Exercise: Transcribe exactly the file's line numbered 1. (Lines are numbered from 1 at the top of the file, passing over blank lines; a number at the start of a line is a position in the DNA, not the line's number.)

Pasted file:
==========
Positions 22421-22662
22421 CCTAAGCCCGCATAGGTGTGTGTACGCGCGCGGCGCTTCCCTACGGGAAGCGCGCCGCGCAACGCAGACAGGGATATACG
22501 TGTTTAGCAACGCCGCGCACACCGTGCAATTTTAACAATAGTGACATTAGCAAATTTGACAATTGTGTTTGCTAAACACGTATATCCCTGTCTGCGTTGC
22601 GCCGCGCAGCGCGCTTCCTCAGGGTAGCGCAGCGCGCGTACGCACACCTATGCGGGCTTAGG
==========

Positions 22421-22662